Further information:
http://www.manchester.ac.uk

Further reports about: GSK diseased cells drugs immune cell immune cells medicines

More articles from Life Sciences:

nachricht Scientists uncover the role of a protein in production & survival of myelin-forming cells
19.07.2018 | Advanced Science Research Center, GC/CUNY

nachricht NYSCF researchers develop novel bioengineering technique for personalized bone grafts
18.07.2018 | New York Stem Cell Foundation

All articles from Life Sciences >>>

The most recent press releases about innovation >>>

Die letzten 5 Focus-News des innovations-reports im Überblick:

Im Focus: Future electronic components to be printed like newspapers

A new manufacturing technique uses a process similar to newspaper printing to form smoother and more flexible metals for making ultrafast electronic devices.

The low-cost process, developed by Purdue University researchers, combines tools already used in industry for manufacturing metals on a large scale, but uses...

Im Focus: First evidence on the source of extragalactic particles

For the first time ever, scientists have determined the cosmic origin of highest-energy neutrinos. A research group led by IceCube scientist Elisa Resconi, spokesperson of the Collaborative Research Center SFB1258 at the Technical University of Munich (TUM), provides an important piece of evidence that the particles detected by the IceCube neutrino telescope at the South Pole originate from a galaxy four billion light-years away from Earth.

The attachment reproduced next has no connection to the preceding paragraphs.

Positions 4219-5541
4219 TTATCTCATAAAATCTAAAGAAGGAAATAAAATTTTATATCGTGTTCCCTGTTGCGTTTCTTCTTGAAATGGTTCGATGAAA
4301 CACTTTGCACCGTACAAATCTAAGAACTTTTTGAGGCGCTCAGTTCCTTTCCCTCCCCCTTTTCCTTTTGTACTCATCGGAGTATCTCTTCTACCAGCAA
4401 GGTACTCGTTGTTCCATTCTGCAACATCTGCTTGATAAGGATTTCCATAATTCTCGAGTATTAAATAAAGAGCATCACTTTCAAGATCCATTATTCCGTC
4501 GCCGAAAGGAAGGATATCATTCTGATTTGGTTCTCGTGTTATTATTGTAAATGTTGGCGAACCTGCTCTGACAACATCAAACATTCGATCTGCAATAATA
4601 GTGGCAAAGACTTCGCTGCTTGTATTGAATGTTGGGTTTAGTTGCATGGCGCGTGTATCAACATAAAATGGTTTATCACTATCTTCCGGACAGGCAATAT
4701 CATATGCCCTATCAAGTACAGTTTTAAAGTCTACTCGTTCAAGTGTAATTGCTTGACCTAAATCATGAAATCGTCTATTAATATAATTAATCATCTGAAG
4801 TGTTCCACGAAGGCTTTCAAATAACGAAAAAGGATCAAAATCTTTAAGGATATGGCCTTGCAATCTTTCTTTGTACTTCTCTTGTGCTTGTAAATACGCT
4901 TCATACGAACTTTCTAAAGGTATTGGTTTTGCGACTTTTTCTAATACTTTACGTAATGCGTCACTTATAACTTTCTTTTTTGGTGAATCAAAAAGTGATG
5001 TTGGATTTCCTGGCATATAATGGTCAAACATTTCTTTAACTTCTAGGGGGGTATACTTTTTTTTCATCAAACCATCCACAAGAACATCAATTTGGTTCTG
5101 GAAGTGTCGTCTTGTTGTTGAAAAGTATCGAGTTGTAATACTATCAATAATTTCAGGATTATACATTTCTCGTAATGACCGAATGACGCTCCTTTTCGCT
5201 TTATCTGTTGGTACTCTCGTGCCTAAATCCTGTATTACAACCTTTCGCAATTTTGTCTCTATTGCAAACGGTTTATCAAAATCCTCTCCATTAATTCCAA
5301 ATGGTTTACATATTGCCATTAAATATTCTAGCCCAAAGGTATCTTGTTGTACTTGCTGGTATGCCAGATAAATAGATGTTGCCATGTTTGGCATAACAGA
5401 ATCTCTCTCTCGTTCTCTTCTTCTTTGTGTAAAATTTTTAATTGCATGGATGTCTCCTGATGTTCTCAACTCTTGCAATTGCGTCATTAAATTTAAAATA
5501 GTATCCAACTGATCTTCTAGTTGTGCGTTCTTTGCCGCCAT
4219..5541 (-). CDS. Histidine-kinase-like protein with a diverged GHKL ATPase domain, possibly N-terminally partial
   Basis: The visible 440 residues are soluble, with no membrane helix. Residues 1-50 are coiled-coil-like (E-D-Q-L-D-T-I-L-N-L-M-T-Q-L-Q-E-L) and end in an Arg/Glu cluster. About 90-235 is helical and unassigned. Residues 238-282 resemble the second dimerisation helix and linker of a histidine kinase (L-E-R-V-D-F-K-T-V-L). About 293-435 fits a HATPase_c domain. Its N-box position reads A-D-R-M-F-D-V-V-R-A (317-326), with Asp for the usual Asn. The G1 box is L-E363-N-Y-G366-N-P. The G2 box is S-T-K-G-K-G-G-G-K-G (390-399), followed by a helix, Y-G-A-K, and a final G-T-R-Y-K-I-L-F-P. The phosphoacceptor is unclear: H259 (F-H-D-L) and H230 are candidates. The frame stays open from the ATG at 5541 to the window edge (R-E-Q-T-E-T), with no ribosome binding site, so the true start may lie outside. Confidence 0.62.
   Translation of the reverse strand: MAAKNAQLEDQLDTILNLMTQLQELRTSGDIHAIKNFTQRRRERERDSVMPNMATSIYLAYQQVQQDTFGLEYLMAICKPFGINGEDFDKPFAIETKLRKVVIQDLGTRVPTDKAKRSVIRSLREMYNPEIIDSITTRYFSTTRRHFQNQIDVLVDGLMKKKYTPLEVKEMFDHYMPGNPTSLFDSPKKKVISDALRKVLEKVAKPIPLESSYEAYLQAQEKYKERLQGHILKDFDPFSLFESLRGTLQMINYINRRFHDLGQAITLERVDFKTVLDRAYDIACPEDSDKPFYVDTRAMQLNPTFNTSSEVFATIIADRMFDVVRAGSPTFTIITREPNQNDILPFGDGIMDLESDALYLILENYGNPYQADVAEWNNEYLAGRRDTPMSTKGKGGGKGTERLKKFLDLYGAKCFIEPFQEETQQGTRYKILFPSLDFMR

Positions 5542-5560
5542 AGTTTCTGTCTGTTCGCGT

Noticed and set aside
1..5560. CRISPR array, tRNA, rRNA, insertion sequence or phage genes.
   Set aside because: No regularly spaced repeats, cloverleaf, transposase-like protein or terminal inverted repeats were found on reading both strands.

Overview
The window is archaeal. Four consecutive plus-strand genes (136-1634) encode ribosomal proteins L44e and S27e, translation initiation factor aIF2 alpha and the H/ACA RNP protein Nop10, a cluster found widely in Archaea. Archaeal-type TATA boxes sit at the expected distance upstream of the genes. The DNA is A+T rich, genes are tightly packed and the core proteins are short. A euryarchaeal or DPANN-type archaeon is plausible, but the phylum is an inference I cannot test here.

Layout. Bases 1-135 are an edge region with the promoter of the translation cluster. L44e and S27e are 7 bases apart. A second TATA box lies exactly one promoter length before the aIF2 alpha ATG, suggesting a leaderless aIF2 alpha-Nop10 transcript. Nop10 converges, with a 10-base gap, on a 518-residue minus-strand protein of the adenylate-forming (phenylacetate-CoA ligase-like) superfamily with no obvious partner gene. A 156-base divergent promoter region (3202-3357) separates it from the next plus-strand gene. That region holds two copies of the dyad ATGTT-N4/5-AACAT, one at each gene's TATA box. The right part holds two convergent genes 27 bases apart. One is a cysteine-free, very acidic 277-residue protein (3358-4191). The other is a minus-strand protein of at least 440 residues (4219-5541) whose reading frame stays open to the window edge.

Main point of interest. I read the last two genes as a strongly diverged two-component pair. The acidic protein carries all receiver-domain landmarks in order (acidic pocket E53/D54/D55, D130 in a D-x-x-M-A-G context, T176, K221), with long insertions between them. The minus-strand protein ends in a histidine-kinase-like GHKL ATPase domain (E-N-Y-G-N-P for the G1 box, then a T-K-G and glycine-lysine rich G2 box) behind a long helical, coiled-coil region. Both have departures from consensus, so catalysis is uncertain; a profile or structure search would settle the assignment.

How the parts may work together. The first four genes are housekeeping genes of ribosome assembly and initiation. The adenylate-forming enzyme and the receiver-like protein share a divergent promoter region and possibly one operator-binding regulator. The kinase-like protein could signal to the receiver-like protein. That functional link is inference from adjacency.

To rule out other origins with certainty, the team led by neutrino physicist Elisa Resconi from the Technical University of Munich and multi-wavelength...

Im Focus: Magnetic vortices: Two independent magnetic skyrmion phases discovered in a single material

For the first time a team of researchers have discovered two different phases of magnetic skyrmions in a single material. Physicists of the Technical Universities of Munich and Dresden and the University of Cologne can now better study and understand the properties of these magnetic structures, which are important for both basic research and applications.

Whirlpools are an everyday experience in a bath tub: When the water is drained a circular vortex is formed. Typically, such whirls are rather stable. Similar...

Im Focus: Breaking the bond: To take part or not?

Physicists working with Roland Wester at the University of Innsbruck have investigated if and how chemical reactions can be influenced by targeted vibrational excitation of the reactants. They were able to demonstrate that excitation with a laser beam does not affect the efficiency of a chemical exchange reaction and that the excited molecular group acts only as a spectator in the reaction.

A frequently used reaction in organic chemistry is nucleophilic substitution. It plays, for example, an important role in in the synthesis of new chemical...

Im Focus: New 2D Spectroscopy Methods

Optical spectroscopy allows investigating the energy structure and dynamic properties of complex quantum systems. Researchers from the University of Würzburg present two new approaches of coherent two-dimensional spectroscopy.

"Put an excitation into the system and observe how it evolves." According to physicist Professor Tobias Brixner, this is the credo of optical spectroscopy....

All Focus news of the innovation-report >>>

Anzeige

Anzeige

VideoLinks
Industry & Economy
Event News

Leading experts in Diabetes, Metabolism and Biomedical Engineering discuss Precision Medicine

13.07.2018 | Event News

Conference on Laser Polishing – LaP: Fine Tuning for Surfaces

12.07.2018 | Event News

11th European Wood-based Panel Symposium 2018: Meeting point for the wood-based materials industry

03.07.2018 | Event News

 
Latest News

A smart safe rechargeable zinc ion battery based on sol-gel transition electrolytes

20.07.2018 | Power and Electrical Engineering

Reversing cause and effect is no trouble for quantum computers

20.07.2018 | Information Technology

Princeton-UPenn research team finds physics treasure hidden in a wallpaper pattern

20.07.2018 | Materials Sciences

VideoLinks
Science & Research
Overview of more VideoLinks >>>